A-ha’s “Take on Me” — one of the biggest songs of the ‘80s, with an iconic music video to boot — has a long, convoluted history.
In 1981, back before we knew that Norwegian musicians were lurking in comic books just waiting to abduct hapless readers, a-ha’s Paul Waaktaar-Savoy and Magne Furuholmen recorded a song called “Miss Eerie” for their band Bridges. In 1984, having formed a-ha with vocalist Morten Harket, they’d take another stab at the track and end up creating “Take On Me,” one of the ‘80s biggest hits.
Bandcamp announces Bandcamp Live, a new service that allows musicians to sell tickets to live streaming performances.
Bandcamp Live is the next step in our effort to help our community thrive during this crazy time. Streaming will never replace the experience of in-person performances, but we believe it’s the next best thing, and will provide artists with a powerful tool to build and connect with their fans both now, and when Covid is behind us and we’re all out enjoying the magic of live music once again.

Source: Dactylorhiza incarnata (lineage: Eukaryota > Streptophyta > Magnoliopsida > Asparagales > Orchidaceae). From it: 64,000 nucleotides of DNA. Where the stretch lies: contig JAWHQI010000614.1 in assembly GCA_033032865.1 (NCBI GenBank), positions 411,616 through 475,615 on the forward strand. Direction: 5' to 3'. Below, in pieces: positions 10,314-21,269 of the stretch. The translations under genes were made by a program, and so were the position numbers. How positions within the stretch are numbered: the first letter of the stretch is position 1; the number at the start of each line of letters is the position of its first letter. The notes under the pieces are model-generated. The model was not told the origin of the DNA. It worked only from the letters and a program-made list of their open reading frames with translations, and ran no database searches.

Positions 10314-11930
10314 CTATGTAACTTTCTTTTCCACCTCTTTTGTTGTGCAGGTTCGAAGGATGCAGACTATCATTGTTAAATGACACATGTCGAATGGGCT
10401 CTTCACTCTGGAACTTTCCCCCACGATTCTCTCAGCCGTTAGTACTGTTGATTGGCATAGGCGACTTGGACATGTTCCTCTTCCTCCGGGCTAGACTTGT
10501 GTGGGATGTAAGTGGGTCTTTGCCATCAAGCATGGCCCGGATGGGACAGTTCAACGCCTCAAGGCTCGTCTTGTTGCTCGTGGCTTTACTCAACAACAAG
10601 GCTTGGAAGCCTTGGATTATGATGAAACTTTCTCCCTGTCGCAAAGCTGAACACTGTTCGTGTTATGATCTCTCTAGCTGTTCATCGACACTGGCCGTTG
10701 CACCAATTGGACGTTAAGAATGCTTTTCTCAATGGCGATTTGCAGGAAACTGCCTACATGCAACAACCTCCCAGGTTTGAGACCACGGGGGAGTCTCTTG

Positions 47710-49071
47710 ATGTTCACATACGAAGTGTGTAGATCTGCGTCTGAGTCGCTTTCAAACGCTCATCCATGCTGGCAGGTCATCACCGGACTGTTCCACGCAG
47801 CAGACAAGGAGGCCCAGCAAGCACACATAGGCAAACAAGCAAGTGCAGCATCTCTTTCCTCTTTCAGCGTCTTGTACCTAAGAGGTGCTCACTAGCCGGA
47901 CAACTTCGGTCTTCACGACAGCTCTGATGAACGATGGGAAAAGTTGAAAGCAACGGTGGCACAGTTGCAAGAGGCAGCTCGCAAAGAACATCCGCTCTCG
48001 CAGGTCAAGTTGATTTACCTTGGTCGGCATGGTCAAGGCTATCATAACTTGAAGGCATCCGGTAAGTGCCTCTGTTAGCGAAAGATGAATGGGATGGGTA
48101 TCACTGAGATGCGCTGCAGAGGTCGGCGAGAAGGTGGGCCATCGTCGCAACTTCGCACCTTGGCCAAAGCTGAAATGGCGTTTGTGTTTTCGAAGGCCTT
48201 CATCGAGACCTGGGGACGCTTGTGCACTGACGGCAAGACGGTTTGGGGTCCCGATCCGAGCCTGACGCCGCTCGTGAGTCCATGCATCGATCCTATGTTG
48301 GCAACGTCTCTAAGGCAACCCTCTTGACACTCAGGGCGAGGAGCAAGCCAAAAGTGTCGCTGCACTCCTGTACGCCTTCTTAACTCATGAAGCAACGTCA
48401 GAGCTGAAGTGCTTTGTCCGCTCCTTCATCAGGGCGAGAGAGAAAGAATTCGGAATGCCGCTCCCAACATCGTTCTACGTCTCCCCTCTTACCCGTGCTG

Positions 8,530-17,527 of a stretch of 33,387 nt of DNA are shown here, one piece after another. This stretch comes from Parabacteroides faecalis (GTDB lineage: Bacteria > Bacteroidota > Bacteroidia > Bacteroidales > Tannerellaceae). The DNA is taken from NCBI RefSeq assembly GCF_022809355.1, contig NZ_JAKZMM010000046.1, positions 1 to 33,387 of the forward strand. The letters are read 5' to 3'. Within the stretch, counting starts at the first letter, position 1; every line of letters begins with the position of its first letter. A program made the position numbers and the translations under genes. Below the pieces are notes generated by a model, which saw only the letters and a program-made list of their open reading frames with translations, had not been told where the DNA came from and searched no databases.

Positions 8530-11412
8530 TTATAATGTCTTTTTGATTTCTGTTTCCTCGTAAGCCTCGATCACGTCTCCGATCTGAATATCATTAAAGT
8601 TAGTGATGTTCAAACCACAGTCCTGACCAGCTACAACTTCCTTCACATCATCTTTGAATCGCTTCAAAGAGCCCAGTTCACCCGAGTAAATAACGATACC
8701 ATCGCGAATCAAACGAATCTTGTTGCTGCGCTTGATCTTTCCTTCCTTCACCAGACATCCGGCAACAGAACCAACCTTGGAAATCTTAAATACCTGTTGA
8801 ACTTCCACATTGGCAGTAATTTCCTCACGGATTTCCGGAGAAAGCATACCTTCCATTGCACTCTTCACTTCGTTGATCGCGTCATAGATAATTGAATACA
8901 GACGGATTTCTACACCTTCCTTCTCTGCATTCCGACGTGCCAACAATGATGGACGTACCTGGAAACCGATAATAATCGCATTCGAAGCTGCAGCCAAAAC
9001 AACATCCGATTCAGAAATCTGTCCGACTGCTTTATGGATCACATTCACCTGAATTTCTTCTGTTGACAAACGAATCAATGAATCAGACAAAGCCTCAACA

Upcoming performances include Cloud Nothings, Pedro the Lion, and Clap Your Hands Say Yeah.
This oral history of Elektra Records — featuring comments from members of 10,000 Maniacs, Luna, Metallica, Stereolab, and They Might Be Giants — is a fascinating look at the influential record label and its effects on the music industry during the late ‘80s and early ‘90s.
[Bob] Krasnow built one of the most eclectic rosters in the industry, many of which would doubtless be on an indie label today, including Metallica, 10,000 Maniacs, The Cure, They Might Be Giants, Brand Nubian, The Sugarcubes, and Stereolab. He accomplished this largely through the passionate members of Elektra’s artists and repertoire (A&R) team, whose job was to scout for and develop talent that set trends, not followed them. During the late ‘80s and early ‘90s, many a Gen Xer likely saw the label’s black and red logo on a good number of the records they received with their “12 CDs for a penny” shipment from Columbia House.